Definitions

sheriff

sheriff

[sher-if]

In the U.S., the chief law-enforcement officer for the courts in a county. He is ordinarily elected, and he may appoint a deputy. The sheriff and his deputy have the power of police officers to enforce criminal law and may summon private citizens (the posse comitatus, or “force of the county”) to help maintain the peace. The main judicial duty of the sheriff is to execute processes and writs of the courts. Officers of this name also exist in England, Wales, Scotland, and Northern Ireland. In England the office of sheriff existed before the Norman Conquest (1066).

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Sheriff is both a political and a legal office held under English common law, Scots law or U.S. common law, or the person who holds such office. The term "sheriff" originates from the older office position of "shire reeve".

History

See article History of the sheriff

Early modern usage

"The sheriff is an officer of high respectability in our judicial system, and was known to the most early ages of the common law." (James Wilson, Lectures on Law, vol. 2, chapter 7, "The subject continued. Of sheriffs and coroners.") At the time Wilson stated this, in 1790-1, the powers and duties of a sheriff were "in general, coincident with those of a marshal." At that time, marshals were appointed "for each district for the term of four years; but [were] removable from... office at pleasure." According to the then state of constitutional law, the "president nominates, and, with the advice and consent of the senate, appoints him."

Wilson also notes that the office of coroner is, "in many instances, a necessary substitute: for if the sheriff is interested in a suit, or if he is of affinity with one of the parties to a suit, the coroner must execute and return the process of the courts of justice."

Modern usage

Australia

The office of Sheriff was first established in Australia in 1824. This was simultaneous with the appointment of the first Chief Justice of New South Wales. The role of the Sheriff has not been static, nor is it identical in each Australian State. In the past his duties included: executing court judgements, acting as a coroner, the transportation of prisoners, managing the gaols, and carrying out executions (through the employment of an anonymous hangman). Currently, no Australian State provides for capital punishment. A government department (usually called the Department of Corrections or similar) now runs the prison system and the Coroner’s Office handles coronial matters. The Sheriff is now largely responsible for enforcing the civil orders and fines of the court (seizing and selling the property of judgement debtors who do not satisfy the debt), providing court security, enforcing arrest warrants, evictions, taking juveniles into custody and running the jury system.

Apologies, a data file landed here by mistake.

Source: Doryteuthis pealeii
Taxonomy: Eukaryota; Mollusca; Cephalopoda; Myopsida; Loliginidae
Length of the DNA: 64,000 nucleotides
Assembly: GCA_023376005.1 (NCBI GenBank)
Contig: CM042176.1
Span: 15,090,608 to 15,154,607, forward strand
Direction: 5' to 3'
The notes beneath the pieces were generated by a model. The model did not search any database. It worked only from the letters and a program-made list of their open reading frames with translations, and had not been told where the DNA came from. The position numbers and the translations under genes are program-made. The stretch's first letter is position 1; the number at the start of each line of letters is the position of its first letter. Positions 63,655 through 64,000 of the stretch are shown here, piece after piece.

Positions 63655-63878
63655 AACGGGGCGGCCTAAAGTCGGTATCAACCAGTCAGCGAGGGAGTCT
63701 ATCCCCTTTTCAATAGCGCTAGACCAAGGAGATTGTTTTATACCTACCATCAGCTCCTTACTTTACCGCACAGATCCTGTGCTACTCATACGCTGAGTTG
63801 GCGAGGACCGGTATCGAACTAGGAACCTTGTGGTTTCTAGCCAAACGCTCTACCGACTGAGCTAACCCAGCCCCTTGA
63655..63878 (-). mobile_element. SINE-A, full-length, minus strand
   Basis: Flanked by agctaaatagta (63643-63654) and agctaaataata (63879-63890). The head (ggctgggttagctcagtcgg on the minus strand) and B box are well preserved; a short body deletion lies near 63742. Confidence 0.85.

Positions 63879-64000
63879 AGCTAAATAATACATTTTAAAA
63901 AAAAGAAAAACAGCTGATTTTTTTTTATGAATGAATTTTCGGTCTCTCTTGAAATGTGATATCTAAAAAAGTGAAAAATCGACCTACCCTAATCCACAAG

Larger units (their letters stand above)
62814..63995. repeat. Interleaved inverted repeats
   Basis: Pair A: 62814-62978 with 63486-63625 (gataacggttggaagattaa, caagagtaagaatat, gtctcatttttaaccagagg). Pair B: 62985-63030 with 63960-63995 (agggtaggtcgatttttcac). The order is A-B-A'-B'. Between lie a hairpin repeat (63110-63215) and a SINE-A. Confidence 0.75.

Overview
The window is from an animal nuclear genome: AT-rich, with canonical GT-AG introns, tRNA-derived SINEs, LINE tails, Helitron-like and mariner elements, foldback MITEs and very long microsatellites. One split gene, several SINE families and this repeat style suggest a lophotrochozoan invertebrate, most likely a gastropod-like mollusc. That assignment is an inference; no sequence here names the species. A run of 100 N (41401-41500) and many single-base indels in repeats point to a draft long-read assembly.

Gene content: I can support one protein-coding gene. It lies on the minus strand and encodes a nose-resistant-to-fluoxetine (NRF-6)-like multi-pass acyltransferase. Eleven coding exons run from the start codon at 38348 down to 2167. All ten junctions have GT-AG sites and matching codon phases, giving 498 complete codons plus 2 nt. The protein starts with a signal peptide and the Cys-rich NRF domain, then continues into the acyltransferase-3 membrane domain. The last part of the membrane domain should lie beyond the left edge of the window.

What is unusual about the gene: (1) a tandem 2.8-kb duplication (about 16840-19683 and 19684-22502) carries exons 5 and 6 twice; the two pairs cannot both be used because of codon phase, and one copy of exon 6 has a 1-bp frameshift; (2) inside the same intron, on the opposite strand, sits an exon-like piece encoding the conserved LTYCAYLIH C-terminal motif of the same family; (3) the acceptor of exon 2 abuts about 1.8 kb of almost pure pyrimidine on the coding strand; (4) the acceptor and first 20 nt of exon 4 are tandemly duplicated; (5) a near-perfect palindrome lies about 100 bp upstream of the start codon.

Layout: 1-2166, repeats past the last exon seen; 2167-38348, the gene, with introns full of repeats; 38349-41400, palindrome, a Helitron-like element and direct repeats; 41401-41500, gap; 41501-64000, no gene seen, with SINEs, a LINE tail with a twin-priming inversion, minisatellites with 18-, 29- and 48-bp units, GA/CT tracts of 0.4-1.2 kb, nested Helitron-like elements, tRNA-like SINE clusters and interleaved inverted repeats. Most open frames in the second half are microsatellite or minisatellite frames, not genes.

Canada

Various jurisdictions in Canada on provincial and sub-provincial levels operate sheriff's departments primarily concerned with court bailiff services such as courtroom security, post-arrest prisoner transfer, serving legal processes, and executing civil judgments. Sheriffs are defined under Section 2 of the Criminal Code of Canada as "peace officers" and in many cases have the same authority as a police officer. In other parts of Canada not covered by a sheriff's agency, bailiff functions are handled directly by the local, provincial police or Royal Canadian Mounted Police as appropriate.

Alberta

In 2006 the Province of Alberta expanded the duties of the provincial Sheriffs department to include tasks such as Traffic Enforcement,VIP Protection, Investigation and Fugitive Apprehension(FASST). As of June 2008 the Provincial Sheriffs department consists of 105 Traffic Sheriffs who are assigned to one of seven regions in the province. Sheriffs also assist various Police Service in Alberta with Prisoner management ie. Oilers/Flames Playoffs and Canada Day. In October 2008, the Alberta Sheriffs will introduce the Safer Communities and Neighbourhoods Unit (SCAN).

India

Among cities in India, only Mumbai (Bombay), Chennai (Madras) and Kolkata (Calcutta) have a Sheriff. The Sheriff has an apolitical, non-executive role. Sheriffs preside over various city-related functions and conferences and welcome foreign guests. The post is second to the mayor in the protocol list.

United Kingdom

England and Wales

The High Sheriff is, or was, a law enforcement position in Anglosphere countries. The High Sheriff of an English or Welsh county is an unpaid, partly ceremonial post appointed by The Crown through a Warrant from the Privy Council. In Cornwall the High Sheriff is appointed by the Duke of Cornwall.

Historically, the court officers empowered to enforce High Court writs were called Sheriffs or Sheriff's Officers. In April 2007 they were replaced by High Court enforcement officers.

City of London

In the City of London, the position of sheriff is one of the officers of the Corporation. Two are elected by the liverymen of the City each year to assist the Lord Mayor, attend the Central Criminal Court at the Old Bailey, and present petitions to Parliament: usually one is an alderman and the other is not. The aldermanic sheriff is then likely to become Lord Mayor in due course.

Scotland

In Scotland, a sheriff is an analogous to a judge and sits in a second-tier court, called the Sheriff Court. The Sheriff is legally qualified, in comparison with a lay Justice of the Peace who preside over the first-tier District Courts in Scotland.